Woman explains why it always feels hotter in UK than the temperature says it is
| Last updated
A woman has explained why it often feels hotter in the UK than the temperature supplied by the Met Office. Find out why below:
If you are from the UK, you will know about some of the record breaking temperatures the country has had this summer - with a temperature of 40.3°C being recorded in Coningsby, Lincolnshire, on 18 July, smashing the previous record for the UK's hottest temperature.
In a video recorded on 19 July at the height of the UK's heatwave last month, TikToker Ella Langdon (@ellalangdon) explained why it can actually feels hotter than the Met Office reports, especially in built-up areas.
The temperature for the Met Office is recorded in the shade, and it will obviously be hotter in the sun. When temperatures reached as high as 40°C in London last month, the Ella claimed in the sun it could have actually been around 48°C.
Meteorologist Luke Miall confirmed that the Met Office records temperatures in the shade, so it can feel hotter, especially in built-up areas.
He told i: “We record our temperatures in the shade as that’s the standard way of measuring air temperature.
“So our thermometers are 1.25m above grass. The reason for having it above grass is because grass does not absorb heat – which tarmac or concrete does.”
Many of the commenters on Ella's video bemoaned the record temperatures the UK was experiencing back in July when the video was posted.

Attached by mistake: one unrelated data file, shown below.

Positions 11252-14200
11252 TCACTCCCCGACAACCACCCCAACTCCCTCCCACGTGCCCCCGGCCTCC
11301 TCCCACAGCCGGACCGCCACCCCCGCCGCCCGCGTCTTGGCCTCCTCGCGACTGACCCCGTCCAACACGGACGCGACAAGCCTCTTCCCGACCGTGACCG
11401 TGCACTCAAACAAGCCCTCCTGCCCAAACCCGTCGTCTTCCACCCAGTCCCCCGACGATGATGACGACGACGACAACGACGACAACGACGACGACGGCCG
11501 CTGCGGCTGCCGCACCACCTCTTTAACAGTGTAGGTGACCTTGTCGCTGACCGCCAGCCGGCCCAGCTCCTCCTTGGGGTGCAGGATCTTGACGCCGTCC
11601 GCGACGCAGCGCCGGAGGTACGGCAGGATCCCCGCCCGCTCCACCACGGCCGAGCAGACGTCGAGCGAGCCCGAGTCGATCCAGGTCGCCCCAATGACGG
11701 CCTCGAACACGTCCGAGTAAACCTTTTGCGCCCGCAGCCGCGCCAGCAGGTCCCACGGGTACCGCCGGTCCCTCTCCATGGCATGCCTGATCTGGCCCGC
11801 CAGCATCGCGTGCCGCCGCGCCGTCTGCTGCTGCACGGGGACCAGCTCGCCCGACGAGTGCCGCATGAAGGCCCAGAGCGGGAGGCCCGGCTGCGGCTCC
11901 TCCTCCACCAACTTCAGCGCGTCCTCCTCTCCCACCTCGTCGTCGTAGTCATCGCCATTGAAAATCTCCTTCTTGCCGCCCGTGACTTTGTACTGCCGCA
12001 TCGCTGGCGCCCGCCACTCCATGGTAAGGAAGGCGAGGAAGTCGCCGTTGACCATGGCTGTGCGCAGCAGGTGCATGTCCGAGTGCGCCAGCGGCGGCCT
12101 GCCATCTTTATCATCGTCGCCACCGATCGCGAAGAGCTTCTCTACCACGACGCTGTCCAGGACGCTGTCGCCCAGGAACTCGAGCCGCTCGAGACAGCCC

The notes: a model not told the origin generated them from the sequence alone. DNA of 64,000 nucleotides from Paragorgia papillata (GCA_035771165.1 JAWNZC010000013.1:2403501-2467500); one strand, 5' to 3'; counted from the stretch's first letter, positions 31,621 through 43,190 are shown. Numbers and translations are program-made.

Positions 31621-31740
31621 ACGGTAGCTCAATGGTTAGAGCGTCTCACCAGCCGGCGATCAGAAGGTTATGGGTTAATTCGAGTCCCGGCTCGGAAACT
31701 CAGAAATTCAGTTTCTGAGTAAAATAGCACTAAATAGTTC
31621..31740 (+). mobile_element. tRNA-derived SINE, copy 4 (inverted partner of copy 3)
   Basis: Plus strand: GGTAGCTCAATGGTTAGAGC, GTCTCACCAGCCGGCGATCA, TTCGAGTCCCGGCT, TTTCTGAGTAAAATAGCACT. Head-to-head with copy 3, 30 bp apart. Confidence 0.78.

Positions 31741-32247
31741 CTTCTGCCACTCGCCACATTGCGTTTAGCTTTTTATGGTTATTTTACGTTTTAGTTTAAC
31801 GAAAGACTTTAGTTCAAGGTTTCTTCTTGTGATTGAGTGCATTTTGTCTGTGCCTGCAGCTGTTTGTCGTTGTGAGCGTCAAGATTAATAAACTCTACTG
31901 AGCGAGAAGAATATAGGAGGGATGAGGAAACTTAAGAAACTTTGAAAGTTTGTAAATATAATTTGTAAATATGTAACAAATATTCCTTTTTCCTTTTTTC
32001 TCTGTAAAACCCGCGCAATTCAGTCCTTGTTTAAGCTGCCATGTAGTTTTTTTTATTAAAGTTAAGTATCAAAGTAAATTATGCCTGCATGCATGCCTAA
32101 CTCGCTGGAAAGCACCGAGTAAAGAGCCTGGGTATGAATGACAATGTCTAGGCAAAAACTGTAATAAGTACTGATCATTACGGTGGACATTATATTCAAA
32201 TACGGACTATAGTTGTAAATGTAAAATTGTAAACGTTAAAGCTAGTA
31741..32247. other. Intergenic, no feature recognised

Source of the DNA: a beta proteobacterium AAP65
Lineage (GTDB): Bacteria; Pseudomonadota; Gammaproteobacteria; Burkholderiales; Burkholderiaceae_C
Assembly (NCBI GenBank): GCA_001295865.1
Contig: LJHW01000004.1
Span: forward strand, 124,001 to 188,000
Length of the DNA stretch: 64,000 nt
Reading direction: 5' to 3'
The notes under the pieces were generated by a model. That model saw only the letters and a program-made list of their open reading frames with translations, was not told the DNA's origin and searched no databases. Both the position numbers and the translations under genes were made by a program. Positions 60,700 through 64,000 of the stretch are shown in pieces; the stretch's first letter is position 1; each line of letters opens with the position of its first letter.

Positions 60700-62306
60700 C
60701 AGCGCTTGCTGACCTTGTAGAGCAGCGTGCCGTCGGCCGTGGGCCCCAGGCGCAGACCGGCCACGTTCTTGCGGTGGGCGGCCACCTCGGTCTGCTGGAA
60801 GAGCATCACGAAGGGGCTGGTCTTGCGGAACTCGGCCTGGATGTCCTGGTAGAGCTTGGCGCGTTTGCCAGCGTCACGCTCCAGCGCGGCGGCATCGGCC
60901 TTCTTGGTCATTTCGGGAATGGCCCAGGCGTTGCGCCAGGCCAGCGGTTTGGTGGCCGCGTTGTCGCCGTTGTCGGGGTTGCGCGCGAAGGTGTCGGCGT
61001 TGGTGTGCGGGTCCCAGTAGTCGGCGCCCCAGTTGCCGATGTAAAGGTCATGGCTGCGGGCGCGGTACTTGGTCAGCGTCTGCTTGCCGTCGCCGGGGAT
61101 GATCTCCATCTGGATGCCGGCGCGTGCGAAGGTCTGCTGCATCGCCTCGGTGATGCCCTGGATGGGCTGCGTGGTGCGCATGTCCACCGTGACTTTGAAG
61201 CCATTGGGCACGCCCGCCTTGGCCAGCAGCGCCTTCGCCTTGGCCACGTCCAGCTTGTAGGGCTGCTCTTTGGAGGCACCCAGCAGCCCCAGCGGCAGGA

"London is on fire in 1665. London is on fire in 2022," one comment read.
Another added: "And today UK was the same temperature as Death Valley. DEATH VALLEY."
However, a third user said they didn't think it was that hot, writing: "Is it just me or does it actually not feel as hot? I dunno I’m doing fine without a fan here lol, but yeah need still stay hydrated."
The whole of the United Kingdom has battled record-breaking temperatures for much of the summer. Wales also recorded its hottest temperature ever with the Met Office last month. On 18 July, Hawarden Airport, Flintshire, recorded a record 37.1°C.
Meanwhile, Scotland’s highest temperature was also recorded by the Met Office at 34.8°C in Charterhall on the Scottish borders the following day.
Last week, the UK was in the grip of a second heatwave, and after uncomfortable levels of heat for many, signs of rain showers over the next couple of days are welcome.
Parts of the UK, including Cornwall, have recently been issued with a hosepipe ban.
It is the county's first ban on hosepipes for 26 years, and last week the Environment Agency declared a drought in several parts of England.
Featured Image Credit: redbrickstock.com / Alamy Stock Photo / Iain Masterton / Alamy Stock Photo